NYC Chinese Cultural Events and Art Exhibitions: March 30 – April 5, 2018

At the Yellow Crane Pagoda, Wuhan

This week: Two highly acclaimed films from China and Taiwan at the New Directors/New Films 2018 festival; a new work that uses Arthur Miller’s direction of a his Death of a Salesman in Beijing in 1983 as a jumping off point for examining how culture is translated; a new commissioned multimedia classical composition inspired by Antonin Dvořák’s Symphony No. 9, From the New World; jazz singer Annie Chen; events with Wing On Wo. & Co.; a documentary about China’s role in the 2008 financial crisis; four new exhibition listings; and more…

Coming up:

April 7 and 8 – Chinese American Genealogy Conference

April 25 – Guangzhou Dream Factory, a film about Africans chasing the Chinese dream in the country’s southern city.

Our weekly listing now includes open calls and other opportunities for artists, filmmakers, and others involved with Chinese culture in this intro section.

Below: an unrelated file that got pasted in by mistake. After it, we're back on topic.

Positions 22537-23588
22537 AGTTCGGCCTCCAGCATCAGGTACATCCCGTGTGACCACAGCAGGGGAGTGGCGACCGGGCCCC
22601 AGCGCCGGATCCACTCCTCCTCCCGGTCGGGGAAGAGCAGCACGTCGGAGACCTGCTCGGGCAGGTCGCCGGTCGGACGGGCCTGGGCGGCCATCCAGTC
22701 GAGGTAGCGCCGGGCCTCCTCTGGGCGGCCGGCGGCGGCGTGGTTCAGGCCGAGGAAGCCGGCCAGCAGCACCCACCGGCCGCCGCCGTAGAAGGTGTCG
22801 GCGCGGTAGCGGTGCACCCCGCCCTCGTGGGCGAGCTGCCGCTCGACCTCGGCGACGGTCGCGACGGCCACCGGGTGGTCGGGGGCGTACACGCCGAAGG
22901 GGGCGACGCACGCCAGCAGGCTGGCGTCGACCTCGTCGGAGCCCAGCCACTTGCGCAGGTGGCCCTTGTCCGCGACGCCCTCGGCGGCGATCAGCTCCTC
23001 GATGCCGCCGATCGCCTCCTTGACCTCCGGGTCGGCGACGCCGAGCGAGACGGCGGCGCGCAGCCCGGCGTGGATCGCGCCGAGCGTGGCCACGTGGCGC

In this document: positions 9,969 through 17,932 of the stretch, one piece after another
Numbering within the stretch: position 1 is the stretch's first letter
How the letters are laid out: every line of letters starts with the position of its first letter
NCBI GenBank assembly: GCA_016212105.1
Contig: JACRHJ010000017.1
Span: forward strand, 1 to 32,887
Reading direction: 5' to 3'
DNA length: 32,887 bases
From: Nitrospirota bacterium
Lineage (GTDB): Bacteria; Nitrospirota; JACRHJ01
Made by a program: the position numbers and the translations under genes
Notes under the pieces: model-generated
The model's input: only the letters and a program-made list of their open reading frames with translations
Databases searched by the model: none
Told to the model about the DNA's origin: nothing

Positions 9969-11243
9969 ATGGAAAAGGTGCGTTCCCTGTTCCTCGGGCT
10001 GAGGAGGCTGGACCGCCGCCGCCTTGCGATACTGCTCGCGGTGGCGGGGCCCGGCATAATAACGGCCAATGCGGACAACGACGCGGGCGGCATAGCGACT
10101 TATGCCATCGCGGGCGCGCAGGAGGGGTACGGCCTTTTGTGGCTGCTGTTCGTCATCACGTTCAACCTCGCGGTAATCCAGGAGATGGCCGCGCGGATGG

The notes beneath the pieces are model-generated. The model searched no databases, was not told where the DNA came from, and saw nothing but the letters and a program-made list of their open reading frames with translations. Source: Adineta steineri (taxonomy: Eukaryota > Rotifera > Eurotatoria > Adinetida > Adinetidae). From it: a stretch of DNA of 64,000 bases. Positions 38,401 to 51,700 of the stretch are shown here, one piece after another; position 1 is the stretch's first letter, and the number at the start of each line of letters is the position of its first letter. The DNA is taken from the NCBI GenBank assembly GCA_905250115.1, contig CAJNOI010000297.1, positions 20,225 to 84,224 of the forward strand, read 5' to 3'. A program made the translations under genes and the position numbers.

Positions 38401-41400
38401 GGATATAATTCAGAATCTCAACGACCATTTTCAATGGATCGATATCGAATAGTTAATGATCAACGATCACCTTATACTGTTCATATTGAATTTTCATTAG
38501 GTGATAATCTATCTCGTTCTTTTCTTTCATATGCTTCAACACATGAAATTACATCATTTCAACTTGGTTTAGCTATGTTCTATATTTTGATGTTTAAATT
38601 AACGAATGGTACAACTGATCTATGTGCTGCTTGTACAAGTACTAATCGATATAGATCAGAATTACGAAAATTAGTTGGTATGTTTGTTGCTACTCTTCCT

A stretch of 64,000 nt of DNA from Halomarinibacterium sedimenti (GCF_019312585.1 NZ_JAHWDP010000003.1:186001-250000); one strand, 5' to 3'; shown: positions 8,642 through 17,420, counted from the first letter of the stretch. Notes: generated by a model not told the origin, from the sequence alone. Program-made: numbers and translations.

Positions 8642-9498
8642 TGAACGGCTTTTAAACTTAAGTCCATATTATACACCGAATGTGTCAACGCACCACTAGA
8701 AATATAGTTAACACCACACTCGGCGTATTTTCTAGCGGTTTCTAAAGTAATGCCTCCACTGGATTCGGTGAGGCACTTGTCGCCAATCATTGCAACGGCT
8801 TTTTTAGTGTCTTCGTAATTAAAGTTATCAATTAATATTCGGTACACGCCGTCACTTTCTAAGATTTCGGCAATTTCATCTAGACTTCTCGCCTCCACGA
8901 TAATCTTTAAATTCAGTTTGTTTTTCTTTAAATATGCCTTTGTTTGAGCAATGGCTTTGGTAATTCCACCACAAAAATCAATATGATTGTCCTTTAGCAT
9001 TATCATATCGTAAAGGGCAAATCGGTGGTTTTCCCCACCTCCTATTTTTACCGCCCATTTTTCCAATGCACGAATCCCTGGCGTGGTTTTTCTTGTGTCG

1) 4th D.C. Chinese Film Festival – The DC Chinese Film Festival has announced its open call for submissions. The Festival is determined to provide a global platform for Chinese-speaking filmmakers, films in the Chinese language, and films about Chinese-speaking cultures. We have been very impressed by the depth and breadth of its programming. Two years ago, we happened to be in DC during the festival and caught ‘The Chinese Mayor’ and was really impressed by the inquisitiveness of the audience and the long, unrushed, and thoughtful conversation with director Zhou Hao following the film.

Regular deadline: May 1, 2018

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2) 41st Asian American International Film Festival – Asian Cinevision is accepting entries for the 41st Asian American International Film Festival to be held July 25 – August 4, 2018 in New York.  The festival the longest running and, with over 100 features and shorts, largest Asian/Asian American film festival.

Work-in-Progress Deadline: April 6, 2018

We add talks, films, performances, exhibitions, featuring or relating to Chinese, Taiwanese, diasporic artists and topics to our event and ongoing exhibition calendars as we learn of them.

We post frequently on our Facebook page.  So check the page for links we share and get a heads up on events before we include them in these weekly posts.  For art, images, and other instances of Chineseness we see, follow us on Instagram.